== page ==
- US Online Poker
- US Online Casinos
- US Online Sports Betting
Jackpocket, the first web-based lottery ticket courier registered with the New Jersey Lottery, is about to add another first for its company in the Garden State. The New York-based company “will be the first third-party lottery service to enter the online casino space in the Garden State,” according to its announcement yesterday.
Jackpocket CEO Peter Sullivan says in the announcement:
“Our user research has shown a high correlation between Jackpocket lottery players and those who enjoy casino-style gaming.”
Jackpocket didn’t provide a link to that research in its announcement or on its site.
However, the overlap between the two is a topic that comes up frequently. For instance, on Nov. 3, Play Pennsylvania reported on the comparison ending up in court. In that case, a coalition of casinos claimed the PA iLottery offered games that are “too similar” to the slots offered by the casinos. That’s a fight that’s been ongoing for a while now, and just won’t die.
Meanwhile before Jackpocket can offer online casino games, the New Jersey Division of Gaming Enforcement (DGE) needs to approve them. Jackpocket also tells customers to stay tuned for more product announcements, as it got $120 million in funding “to pioneer the future of lottery play,” according to a Nov. 9 press release.
Of course, Jackpocket’s customers may be different from average lottery players. They’re already online, whereas most US lottery players aren’t yet online gamblers. So says research released in March by the National Council on Problem Gambling (NCPG).
“The lottery is the most popular form of gambling in the US, having been played by 66% of adults in the year prior to the survey.”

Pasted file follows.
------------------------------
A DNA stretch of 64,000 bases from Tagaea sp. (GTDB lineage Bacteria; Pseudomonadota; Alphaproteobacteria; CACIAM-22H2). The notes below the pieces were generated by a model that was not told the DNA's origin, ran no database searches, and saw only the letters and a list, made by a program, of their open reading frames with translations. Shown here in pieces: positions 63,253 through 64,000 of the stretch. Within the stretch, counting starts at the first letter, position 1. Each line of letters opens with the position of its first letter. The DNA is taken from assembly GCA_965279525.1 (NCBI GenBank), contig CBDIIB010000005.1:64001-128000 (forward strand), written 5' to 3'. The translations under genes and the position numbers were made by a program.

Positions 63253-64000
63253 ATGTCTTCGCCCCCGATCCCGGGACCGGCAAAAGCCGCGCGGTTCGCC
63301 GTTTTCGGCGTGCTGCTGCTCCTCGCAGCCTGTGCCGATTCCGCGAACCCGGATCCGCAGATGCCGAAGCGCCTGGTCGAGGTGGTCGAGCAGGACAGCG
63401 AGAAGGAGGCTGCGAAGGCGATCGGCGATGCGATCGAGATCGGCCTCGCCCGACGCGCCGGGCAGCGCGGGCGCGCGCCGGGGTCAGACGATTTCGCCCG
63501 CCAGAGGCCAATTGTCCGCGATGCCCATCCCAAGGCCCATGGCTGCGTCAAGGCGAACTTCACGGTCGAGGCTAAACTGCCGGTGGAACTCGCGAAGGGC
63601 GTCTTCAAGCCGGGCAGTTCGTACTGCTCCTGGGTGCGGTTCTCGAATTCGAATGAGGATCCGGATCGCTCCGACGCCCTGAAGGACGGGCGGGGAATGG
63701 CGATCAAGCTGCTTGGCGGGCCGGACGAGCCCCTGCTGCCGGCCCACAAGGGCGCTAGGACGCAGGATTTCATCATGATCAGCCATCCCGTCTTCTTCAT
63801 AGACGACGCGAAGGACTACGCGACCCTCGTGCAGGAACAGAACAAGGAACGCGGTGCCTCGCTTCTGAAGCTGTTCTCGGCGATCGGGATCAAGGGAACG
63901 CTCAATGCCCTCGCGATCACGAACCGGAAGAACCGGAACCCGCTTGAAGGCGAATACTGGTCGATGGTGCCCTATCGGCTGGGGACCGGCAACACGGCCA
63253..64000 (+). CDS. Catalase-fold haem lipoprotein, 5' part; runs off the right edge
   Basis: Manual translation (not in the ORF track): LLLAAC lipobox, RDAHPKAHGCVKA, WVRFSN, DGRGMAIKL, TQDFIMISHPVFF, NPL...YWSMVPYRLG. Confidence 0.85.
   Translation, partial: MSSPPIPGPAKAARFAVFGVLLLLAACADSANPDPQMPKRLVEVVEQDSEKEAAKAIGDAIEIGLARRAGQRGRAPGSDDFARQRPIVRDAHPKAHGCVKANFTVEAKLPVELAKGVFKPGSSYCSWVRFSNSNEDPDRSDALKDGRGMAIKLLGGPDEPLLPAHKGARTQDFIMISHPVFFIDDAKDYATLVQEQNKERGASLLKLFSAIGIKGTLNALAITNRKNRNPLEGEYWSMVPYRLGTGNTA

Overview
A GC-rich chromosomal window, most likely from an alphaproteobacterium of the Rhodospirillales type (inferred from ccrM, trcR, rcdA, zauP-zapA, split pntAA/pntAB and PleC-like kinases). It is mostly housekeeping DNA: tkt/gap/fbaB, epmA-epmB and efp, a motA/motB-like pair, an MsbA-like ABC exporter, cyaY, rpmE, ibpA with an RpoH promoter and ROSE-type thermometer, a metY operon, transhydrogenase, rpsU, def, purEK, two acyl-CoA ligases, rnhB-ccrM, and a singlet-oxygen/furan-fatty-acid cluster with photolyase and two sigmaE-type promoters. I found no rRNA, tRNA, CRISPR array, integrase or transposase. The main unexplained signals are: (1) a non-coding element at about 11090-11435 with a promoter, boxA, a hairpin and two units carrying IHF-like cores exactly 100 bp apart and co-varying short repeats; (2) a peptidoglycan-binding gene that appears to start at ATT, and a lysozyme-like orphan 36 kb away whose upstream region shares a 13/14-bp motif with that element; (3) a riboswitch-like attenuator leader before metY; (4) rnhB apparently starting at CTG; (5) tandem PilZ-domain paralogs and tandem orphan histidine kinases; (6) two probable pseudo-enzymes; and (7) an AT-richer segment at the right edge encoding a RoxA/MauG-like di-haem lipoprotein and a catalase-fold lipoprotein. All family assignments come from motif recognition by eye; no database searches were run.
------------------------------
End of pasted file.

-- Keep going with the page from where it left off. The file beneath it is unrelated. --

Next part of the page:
However, most US gamblers simply aren’t yet online, NCPG says. Only about 15% of survey-takers wagered online on anything from sports to poker and from slots to horse racing, the research shows. NCPG didn’t tally iLottery players or online lottery ticket buyers in this category.
About 27% of those surveyed didn’t gamble at all, 16% only wagered on one activity and the rest bet on at least two types of gambling. Around 11% gambled on seven to 10 activities a year, NCPG says.
Among the 22% of gamblers who pick only one activity, 71% play the lottery, the research says.
US online gambling operators are always performing a balancing act between increasing use of their apps and promoting problematic gambling behavior. Cross selling between verticals is always controversial, especially when the target vertical is the casino. Some studies suggest that’s the highest risk category of product.
At the moment, online sports betting apps like BetMGM Sportsbook, DraftKings Sportsbook and FanDuel Sportsbook are more likely to cross-promote their online casino products to their customer database. These apps do have responsible gambling options.
Now, Jackpocket may be entering this online casino cross-promotion realm. It may face even greater criticism, since those same studies which find casino games to be high risk often place draw lotteries at the low end. For instance, BMC Public Health found the rate of problematic play among draw lottery players to be around 8%, while casino players clock in at 26%.
However, the more frequently bettors play, the more at risk they are for “problematic gambling activity,” NCPG finds.
Overall, about 2% of gamblers exhibit such behavior. However, 7% of frequent lottery players “needed to gamble more for same feeling of excitement,” according to NCPG.
Each year, 6% of online players have the same issue, as do 6% of sports bettors. Among weekly sports bettors, though, that “need” increases to 11%.
Jackpocket is aware of responsible gambling and NCPG, as the company is a member of the council, is “certified for responsible gaming through NCPG’s assessment program (iCAP)” and won NCPG’s 2019 Best Corporate Social Responsibility Award.